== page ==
By Magdalena Kowalska-Villoroel
For many British Columbians, Parkinson’s disease gained recognition when actor Michael J. Fox revealed in 1998 that he had been diagnosed with the disease. But in reality, it is the second most common progressive degenerative neurological disorder after Alzheimer’s.
There are approximately 11,000 people in our province living with Parkinson’s. The average age of diagnosis is 60, but as many as 20 per cent of people with Parkinson’s are diagnosed under the age of 50.
Parkinson’s disease results from the death of brain cells that produce the neurotransmitter dopamine. The causes of cell death are unclear and there is no known cure.
Parkinson’s can be treated in a variety of ways including rehabilitation, stress management and, in select cases, surgery. However, the most common form of treatment is medication, meaning that community pharmacists often play a significant role in caring for patients with the disease.
From my experience, some of the most commonly used medications for Parkinson’s patients are Sinemet – both regular and controlled release – and Azilect, a MAO-B inhibitor. Other commonly seen medications include; COMT inhibitors, Amantadine, and Anticholinergic medications.
Parkinson’s patients are often on other medications that do not directly treat the disease itself, but help with other symptoms, such as laxatives for constipation.
Parkinson’s patients often have constipation, and for a number of reasons. It may be due to improper functioning of part of the nervous system responsible for regulating smooth muscle activity, a side effect of medications used to treat the disease, such as Cogentin, or other common causes like stress, lack of exercise or a diet low in fibre.
Therefore, it’s essential that all causes are determined and addressed since there are multiple interactions between Parkinson’s medications and both prescription and non-prescription drugs.
The addition of any medication to the patient’s current therapy should be carefully assessed. Some of the interactions between Parkinson’s medications and other prescription medications include Levodopa with MAO Inhibitors, or Eldepryl (selegiline) with multiple antidepressants (e.g. Citalopram, Sertraline, Fluoxetine, Venlafaxine).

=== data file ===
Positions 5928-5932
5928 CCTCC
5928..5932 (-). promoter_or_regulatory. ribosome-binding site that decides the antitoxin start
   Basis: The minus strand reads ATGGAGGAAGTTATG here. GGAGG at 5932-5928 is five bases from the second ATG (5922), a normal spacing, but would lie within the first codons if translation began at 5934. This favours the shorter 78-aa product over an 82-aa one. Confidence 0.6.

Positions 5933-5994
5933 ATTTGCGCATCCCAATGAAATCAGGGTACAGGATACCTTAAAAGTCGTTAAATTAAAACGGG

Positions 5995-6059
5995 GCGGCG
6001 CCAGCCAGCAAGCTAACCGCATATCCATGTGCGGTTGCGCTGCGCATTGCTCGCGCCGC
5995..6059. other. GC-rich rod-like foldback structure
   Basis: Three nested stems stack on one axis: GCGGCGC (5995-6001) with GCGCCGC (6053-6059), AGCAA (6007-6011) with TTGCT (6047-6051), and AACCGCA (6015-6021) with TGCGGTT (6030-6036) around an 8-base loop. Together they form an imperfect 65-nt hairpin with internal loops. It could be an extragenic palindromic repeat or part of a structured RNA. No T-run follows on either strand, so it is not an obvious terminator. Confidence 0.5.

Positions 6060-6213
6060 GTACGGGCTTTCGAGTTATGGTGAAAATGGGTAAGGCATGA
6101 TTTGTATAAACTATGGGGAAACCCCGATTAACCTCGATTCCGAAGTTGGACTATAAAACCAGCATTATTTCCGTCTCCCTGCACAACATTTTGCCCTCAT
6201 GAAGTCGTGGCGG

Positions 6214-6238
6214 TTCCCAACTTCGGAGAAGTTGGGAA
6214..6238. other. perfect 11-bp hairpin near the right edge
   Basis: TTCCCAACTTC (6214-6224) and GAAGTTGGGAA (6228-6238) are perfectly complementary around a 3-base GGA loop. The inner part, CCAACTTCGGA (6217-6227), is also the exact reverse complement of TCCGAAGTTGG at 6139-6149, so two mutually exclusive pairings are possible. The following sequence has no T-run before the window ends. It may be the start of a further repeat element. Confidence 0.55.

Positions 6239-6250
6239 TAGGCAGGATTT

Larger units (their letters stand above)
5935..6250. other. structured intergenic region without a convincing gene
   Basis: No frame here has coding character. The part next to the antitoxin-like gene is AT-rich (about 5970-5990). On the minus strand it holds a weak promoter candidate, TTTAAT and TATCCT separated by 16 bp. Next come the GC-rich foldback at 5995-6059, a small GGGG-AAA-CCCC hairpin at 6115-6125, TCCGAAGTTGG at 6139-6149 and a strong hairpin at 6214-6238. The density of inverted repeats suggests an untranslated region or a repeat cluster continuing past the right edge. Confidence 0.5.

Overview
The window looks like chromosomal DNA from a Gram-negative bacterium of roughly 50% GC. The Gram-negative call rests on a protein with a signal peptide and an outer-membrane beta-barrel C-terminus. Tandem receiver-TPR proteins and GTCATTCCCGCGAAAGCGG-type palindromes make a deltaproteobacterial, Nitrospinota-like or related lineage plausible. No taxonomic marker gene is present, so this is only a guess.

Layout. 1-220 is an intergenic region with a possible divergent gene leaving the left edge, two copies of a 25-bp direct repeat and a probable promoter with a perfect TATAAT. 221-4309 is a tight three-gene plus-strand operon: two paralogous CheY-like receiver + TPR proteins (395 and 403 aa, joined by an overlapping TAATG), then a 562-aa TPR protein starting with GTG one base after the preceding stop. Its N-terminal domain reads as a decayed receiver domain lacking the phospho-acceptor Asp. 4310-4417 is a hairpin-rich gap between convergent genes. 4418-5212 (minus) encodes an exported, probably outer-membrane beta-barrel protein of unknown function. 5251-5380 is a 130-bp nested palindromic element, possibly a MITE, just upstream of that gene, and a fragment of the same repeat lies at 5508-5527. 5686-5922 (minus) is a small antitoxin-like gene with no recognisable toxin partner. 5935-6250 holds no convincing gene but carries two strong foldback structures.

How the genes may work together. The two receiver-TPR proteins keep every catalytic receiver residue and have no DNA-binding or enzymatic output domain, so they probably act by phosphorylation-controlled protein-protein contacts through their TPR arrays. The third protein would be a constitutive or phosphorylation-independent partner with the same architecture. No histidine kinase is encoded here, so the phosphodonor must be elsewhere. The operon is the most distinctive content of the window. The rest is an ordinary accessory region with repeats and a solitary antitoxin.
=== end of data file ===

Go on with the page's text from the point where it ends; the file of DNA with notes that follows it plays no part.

Patients should also be advised to seek advice every time they purchase OTC medications, including mineral-containing multivitamins. Some common interactions include Levodopa with iron supplements; Azilect (rasagiline) with DM and decongestants; Azilect (rasagiline) with St.John’s Wort; or Eldepryl (selegiline) with DM.
The timing of administration is extremely important as well. Parkinson’s medications given late (even within a half hour) can lead to severe loss of function and patient anxiety.
An issue that comes up with Parkinson’s patients is compliance. They are very often on multiple medications with complex regimens and their therapies are usually not limited to Parkinson’s disease medications alone.
Pharmacists can help with this by blister packing medications or recommending a medication reminder with a sound alarm.
We also provide other recommendations to Parkinson’s patients; such as diet restrictions while on certain medications: Levodopa competes with certain amino acids for absorption, so the absorption of levodopa may be impaired in some patients on high protein diets. Azilect interacts with tyramine-rich foods so they should be avoided or minimized, for example processed meats and fish, aged cheese spreads or poultry skin.
The role of the pharmacist in management of the disease can help patients by checking for interactions and counseling on drug use, providing education regarding diet adjustments while on certain medications or dealing with constipation, advice on the use of OTC medications, and providing emotional support to patients as well as their family members and caregivers who may be in the pharmacy more often than the patients themselves.
There’s always something new that patients can learn from a detailed medication review, even if it’s just diet adjustments or a warning regarding OTC medication use.
We ask a lot of open-ended questions and don’t expect the patient to know what issues to bring up. Every patient is treated as a family member and we appreciate the trust that the public has in us as first-line health care professionals.
Magdalena Kowalska-Villoroel, is a pharmacist and pharmacy manager at Pharmasave in Newport Village, Port Moody. She is very involved with clinical pharmacy services overall, including vaccinations, adapting prescriptions, and conducting medication reviews. Magdalena has also given presentations to Parkinson’s support groups on medications and treatment options. She works closely with Summitview Medical Centre and is available for patient consultations.